Empowering Women and SMEs in Sindh and Balochistan

Pakistan, a nation of im­mense potential, stands at a critical juncture in ad­dressing gender disparities. On the global gender parity index, it ranks a stark 142 out of 146 countries, as revealed in the 2023 World Economic Forum Report. One of the most striking issues is the profound gender gap in eco­nomic participation of women.

The female labour force par­ticipation rate in Pakistan is alarmingly low, falling far be­hind countries with similar in­come levels. Among the most financially vulnerable groups in Pakistani society are rural poor women, who are often financial­ly dependent on their husbands.

In Sindh and Balochistan multiple policies, acts and strategies aimed at enhanced economic activity and partici­pation are either developed and notified or under consider­ation for approval/implemen­tation. But majority of these are not directly aimed at enhancing women’s economic participa­tion and opportunities particu­larly in rural areas.

Amid this backdrop of chal­lenges, the European Union-funded Growth for Rural Ad­vancement and Sustainable Progress (GRASP) Project has emerged as a beacon of hope, which is being implemented by the International Trade Centre in collaboration with Pakistan Poverty Alleviation Fund, FAO, SMEDA and multiple local part­ners in Balochistan and Sindh.

From its inception, the GRASP project has been focusing on women primary producers and Small and Medium Enterprises through active business/rural mobilization, linkages, capac­ity building and access to finan­cial services by the PPAF. It has played a pivotal role in enhanc­ing the quality, productivity, and value addition of products crafted by rural women SMEs in Sindh and Balochistan. Over 6,700 rural women have bene­fited from the project’s support, resulting in increased produc­tivity, competitiveness, and ac­cess to market opportunities.

Policy integration has been a cornerstone of GRASP’s ap­proach to create an enabling environment for SMEs’ registra­tion, access to services, growth, and profitability, particularly those in rural settings and led /owned by women.

A shining example is the Sindh Women Agricultural Workers Act 2019-2020, where GRASP facilitated its implementation by organizing public-private di­alogues and seminars, bringing together experts and line de­partments to gain insights into the act’s potential and address challenges that could hinder its effective execution.

Substantial investments have been made in training govern­ment officials on gender-related issues, particularly those tied to supporting women entrepre­neurs and workers within agri­cultural value chains. Further, GRASP extends its support to Agribusiness Support Providers (ABSPs) and women working in ABSPs and Business Support Or­ganizations (BSOs), empowering them to enhance their service de­livery to rural women SMEs. This approach ensures that the spe­cific needs and perspectives of women SMEs are acknowledged and adequately addressed.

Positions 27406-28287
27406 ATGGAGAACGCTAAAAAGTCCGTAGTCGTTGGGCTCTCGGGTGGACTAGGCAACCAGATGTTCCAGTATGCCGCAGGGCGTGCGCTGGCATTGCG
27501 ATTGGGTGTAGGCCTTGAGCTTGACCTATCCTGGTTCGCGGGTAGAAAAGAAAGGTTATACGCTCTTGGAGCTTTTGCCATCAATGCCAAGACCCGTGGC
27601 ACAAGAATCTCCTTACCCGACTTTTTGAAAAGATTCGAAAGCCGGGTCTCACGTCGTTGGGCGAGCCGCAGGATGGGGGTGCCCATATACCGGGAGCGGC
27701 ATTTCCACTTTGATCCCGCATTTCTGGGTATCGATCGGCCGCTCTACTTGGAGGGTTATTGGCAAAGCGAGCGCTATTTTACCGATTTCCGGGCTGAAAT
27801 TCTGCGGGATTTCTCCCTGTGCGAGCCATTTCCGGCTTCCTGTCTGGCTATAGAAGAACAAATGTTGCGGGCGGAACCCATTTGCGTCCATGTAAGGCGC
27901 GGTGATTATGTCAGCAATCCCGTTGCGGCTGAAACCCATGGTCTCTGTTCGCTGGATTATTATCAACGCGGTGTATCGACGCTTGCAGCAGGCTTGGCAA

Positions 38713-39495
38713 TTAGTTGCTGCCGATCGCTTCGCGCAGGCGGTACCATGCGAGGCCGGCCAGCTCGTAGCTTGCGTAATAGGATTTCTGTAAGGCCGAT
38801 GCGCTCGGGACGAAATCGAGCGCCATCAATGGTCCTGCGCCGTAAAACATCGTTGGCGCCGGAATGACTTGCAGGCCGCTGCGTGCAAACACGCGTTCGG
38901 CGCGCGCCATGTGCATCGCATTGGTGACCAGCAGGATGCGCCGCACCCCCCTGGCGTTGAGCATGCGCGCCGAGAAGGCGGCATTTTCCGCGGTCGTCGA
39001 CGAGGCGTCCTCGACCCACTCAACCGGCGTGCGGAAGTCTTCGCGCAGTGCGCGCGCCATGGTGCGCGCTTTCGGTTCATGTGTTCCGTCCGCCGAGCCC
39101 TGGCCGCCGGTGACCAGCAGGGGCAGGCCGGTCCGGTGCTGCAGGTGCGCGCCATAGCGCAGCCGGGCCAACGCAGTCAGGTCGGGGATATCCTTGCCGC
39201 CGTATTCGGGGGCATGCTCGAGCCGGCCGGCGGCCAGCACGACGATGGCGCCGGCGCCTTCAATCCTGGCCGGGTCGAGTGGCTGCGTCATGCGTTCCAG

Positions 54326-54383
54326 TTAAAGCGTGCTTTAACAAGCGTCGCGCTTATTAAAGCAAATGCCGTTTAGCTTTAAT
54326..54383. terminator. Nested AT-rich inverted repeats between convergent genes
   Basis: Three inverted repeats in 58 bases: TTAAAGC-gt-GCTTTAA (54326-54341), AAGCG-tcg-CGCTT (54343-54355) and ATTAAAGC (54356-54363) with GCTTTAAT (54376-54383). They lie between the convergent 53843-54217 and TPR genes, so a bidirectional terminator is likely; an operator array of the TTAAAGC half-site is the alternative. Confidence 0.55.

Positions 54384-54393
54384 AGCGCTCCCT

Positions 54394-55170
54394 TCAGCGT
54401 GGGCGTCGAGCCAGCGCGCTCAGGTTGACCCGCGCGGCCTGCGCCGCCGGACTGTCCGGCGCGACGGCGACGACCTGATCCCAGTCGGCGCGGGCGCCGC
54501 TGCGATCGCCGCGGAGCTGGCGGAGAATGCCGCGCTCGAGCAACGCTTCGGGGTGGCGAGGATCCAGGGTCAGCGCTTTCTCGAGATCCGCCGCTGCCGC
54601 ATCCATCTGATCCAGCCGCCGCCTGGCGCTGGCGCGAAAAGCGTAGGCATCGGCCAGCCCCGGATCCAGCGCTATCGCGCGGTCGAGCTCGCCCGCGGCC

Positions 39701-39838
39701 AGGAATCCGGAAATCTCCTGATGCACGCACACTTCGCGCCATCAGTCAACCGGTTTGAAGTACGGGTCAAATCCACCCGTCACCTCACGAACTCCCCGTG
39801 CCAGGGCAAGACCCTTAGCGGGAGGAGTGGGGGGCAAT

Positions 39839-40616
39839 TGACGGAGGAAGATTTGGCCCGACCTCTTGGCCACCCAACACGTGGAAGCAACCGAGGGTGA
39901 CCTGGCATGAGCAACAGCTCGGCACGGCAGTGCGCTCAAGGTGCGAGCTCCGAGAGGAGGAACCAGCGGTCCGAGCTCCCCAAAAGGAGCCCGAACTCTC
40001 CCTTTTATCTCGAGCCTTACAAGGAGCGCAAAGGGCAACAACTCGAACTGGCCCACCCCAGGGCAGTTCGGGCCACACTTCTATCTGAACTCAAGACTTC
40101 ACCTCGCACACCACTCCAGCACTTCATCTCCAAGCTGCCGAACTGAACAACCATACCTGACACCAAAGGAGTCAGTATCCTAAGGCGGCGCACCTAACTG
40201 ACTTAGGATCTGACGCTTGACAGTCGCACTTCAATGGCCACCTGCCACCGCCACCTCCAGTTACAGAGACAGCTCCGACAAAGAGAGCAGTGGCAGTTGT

One of the most visible achievements of the project has been its success in creating op­portunities for rural women SMEs’ participation, exposure and linkages development. These initiatives are helpful in increasing women’s economic participation within historically rigid livestock and agricultural valuechains and markets.Dedi­cated steps have been taken to address this issue by imple­menting innovative financing mechanisms and products by forging collaborations with fi­nancial institutions for extend­ed outreach and services espe­cially facilitating women SMEs.

The grant award criteria and process has been kept flexible to encourage and benefit women SMEs, where 30% (87) of 295 grants given so far have ben­efited women owned /led SMEs and 63% (55 of 87) grants in the most recent cycle have been exclusively set aside for women and other vulnerable groups including transgender and per­sons with disabilities

The project by design works to facilitate and strengthen link­ages and networking between financial institutions and SMEs with dedicated awareness and information sessions benefit­ing 1,000s of SMEs in Sindh and Balochistan, helping mobilize PKR 85,013,178 worth of loans for SMEs (47% women owned /led business) in both provinces.

In a country where gender in­equality is deeply entrenched, the project has demonstrated that progress is possible through policy integration, legislation, targeted support and grassroots empowerment. As the project continues to empower women through economic/business participation, it illuminates a path towards a more equitable and prosperous future for rural women SMEs in Pakistan.

KURRAM SHEHZAD